NEW YORK TIMES BESTSELLER • As a young mother facing a terminal diagnosis, Julie Yip-Williams began to write her story, a story like no other. What began as the chronicle of an imminent and early death became something much more—a powerful exhortation to the living.

“An exquisitely moving portrait of the daily stuff of life.”—The New York Times Book Review (Editors’ Choice)

That Julie Yip-Williams survived infancy was a miracle. Born blind in Vietnam, she narrowly escaped euthanasia at the hands of her grandmother, only to flee with her family the political upheaval of her country in the late 1970s. Loaded into a rickety boat with three hundred other refugees, Julie made it to Hong Kong and, ultimately, America, where a surgeon at UCLA gave her partial sight. She would go on to become a Harvard-educated lawyer, with a husband, a family, and a life she had once assumed would be impossible. Then, at age thirty-seven, with two little girls at home, Julie was diagnosed with terminal metastatic colon cancer, and a different journey began.

The Unwinding of the Miracle is the story of a vigorous life refracted through the prism of imminent death. When she was first diagnosed, Julie Yip-Williams sought clarity and guidance through the experience and, finding none, began to write her way through it—a chronicle that grew beyond her imagining. Motherhood, marriage, the immigrant experience, ambition, love, wanderlust, tennis, fortune-tellers, grief, reincarnation, jealousy, comfort, pain, the marvel of the body in full rebellion—this book is as sprawling and majestic as the life it records. It is inspiring and instructive, delightful and shattering. It is a book of indelible moments, seared deep—an incomparable guide to living vividly by facing hard truths consciously.

With humor, bracing honesty, and the cleansing power of well-deployed anger, Julie Yip-Williams set the stage for her lasting legacy and one final miracle: the story of her life.

Praise for The Unwinding of the Miracle

“Everything worth understanding and holding on to is in this book. . . . A miracle indeed.”—Kelly Corrigan, New York Times bestselling author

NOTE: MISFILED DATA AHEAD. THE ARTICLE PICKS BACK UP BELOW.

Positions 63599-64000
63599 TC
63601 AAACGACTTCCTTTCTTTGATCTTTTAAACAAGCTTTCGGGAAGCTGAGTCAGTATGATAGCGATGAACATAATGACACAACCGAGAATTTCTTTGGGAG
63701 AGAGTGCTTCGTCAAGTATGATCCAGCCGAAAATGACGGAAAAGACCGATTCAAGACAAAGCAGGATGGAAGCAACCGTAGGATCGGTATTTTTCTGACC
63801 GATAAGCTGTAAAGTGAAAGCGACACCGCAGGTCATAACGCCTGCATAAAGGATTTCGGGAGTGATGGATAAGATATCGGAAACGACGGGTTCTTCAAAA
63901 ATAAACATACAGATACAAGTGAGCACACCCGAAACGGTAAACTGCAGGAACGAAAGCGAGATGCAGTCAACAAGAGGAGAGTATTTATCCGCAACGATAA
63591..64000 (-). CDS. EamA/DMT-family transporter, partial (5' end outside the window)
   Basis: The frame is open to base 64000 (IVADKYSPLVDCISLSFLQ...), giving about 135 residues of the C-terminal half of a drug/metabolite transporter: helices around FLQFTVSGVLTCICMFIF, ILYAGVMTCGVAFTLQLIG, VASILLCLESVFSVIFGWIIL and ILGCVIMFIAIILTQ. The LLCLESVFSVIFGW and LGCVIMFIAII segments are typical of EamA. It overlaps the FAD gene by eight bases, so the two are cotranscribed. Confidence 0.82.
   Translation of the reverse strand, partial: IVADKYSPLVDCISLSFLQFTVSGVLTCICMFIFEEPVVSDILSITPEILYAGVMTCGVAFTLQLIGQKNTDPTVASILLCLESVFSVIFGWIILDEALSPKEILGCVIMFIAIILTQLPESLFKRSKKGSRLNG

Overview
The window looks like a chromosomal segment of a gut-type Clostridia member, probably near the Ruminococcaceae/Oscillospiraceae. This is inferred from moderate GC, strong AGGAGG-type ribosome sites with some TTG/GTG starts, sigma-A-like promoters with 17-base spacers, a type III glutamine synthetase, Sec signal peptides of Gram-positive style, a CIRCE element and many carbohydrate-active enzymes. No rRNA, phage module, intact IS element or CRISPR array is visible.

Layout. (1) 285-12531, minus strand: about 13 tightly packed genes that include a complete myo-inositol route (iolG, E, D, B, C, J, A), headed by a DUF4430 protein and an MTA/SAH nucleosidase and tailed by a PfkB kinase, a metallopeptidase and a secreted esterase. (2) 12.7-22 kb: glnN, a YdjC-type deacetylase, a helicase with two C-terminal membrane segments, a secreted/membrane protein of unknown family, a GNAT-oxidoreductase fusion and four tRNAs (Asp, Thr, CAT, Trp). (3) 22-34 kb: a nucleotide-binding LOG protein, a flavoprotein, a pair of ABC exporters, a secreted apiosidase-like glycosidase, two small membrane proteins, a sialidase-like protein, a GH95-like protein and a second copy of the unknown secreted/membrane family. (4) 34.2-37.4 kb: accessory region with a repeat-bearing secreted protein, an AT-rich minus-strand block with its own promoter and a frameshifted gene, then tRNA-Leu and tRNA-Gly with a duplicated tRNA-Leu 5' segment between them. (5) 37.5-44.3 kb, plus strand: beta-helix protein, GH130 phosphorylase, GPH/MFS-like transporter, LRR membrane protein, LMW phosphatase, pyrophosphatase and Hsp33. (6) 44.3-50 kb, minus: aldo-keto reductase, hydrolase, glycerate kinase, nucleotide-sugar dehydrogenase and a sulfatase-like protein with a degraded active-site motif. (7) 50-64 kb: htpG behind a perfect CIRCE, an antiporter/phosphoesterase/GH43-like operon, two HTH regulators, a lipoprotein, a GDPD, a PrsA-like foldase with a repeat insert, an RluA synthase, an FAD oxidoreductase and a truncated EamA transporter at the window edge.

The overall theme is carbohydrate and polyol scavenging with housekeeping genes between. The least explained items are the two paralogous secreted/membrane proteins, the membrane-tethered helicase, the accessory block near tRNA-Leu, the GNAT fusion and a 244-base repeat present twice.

“A beautifully written, moving, and compassionate chronicle that deserves to be read and absorbed widely.”—Siddhartha Mukherjee, Pulitzer Prize–winning author of The Emperor of All Maladies
“One of the most remarkable books I’ve ever read. It’s truly moving, eye-opening, incredibly vivid.”—Jon Stewart, The Daily Show

NAMED ONE OF THE BEST BOOKS OF THE YEAR BY
NPR • The Wall Street Journal • Bloomberg Business • Bookish

FINALIST FOR THE BOOKS FOR A BETTER LIFE FIRST BOOK AWARD • NEW YORK TIMES BESTSELLER

You’ve never read a book like The Reason I Jump. Written by Naoki Higashida, a very smart, very self-aware, and very charming thirteen-year-old boy with autism, it is a one-of-a-kind memoir that demonstrates how an autistic mind thinks, feels, perceives, and responds in ways few of us can imagine. Parents and family members who never thought they could get inside the head of their autistic loved one at last have a way to break through to the curious, subtle, and complex life within.
 
Using an alphabet grid to painstakingly construct words, sentences, and thoughts that he is unable to speak out loud, Naoki answers even the most delicate questions that people want to know. Questions such as: “Why do people with autism talk so loudly and weirdly?” “Why do you line up your toy cars and blocks?” “Why don’t you make eye contact when you’re talking?” and “What’s the reason you jump?” (Naoki’s answer: “When I’m jumping, it’s as if my feelings are going upward to the sky.”) With disarming honesty and a generous heart, Naoki shares his unique point of view on not only autism but life itself. His insights—into the mystery of words, the wonders of laughter, and the elusiveness of memory—are so startling, so strange, and so powerful that you will never look at the world the same way again.
 
In his introduction, bestselling novelist David Mitchell writes that Naoki’s words allowed him to feel, for the first time, as if his own autistic child was explaining what was happening in his mind. “It is no exaggeration to say that The Reason I Jump allowed me to round a corner in our relationship.” This translation was a labor of love by David and his wife, KA Yoshida, so they’d be able to share that feeling with friends, the wider autism community, and beyond. Naoki’s book, in its beauty, truthfulness, and simplicity, is a gift to be shared.

Praise for The Reason I Jump

“This is an intimate book, one that brings readers right into an autistic mind.”—Chicago Tribune (Editor’s Choice)

“Amazing times a million.”—Whoopi Goldberg, People

“The Reason I Jump is a Rosetta stone. . . . This book takes about ninety minutes to read, and it will stretch your vision of what it is to be human.”—Andrew Solomon, The Times (U.K.)

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From the Hardcover edition.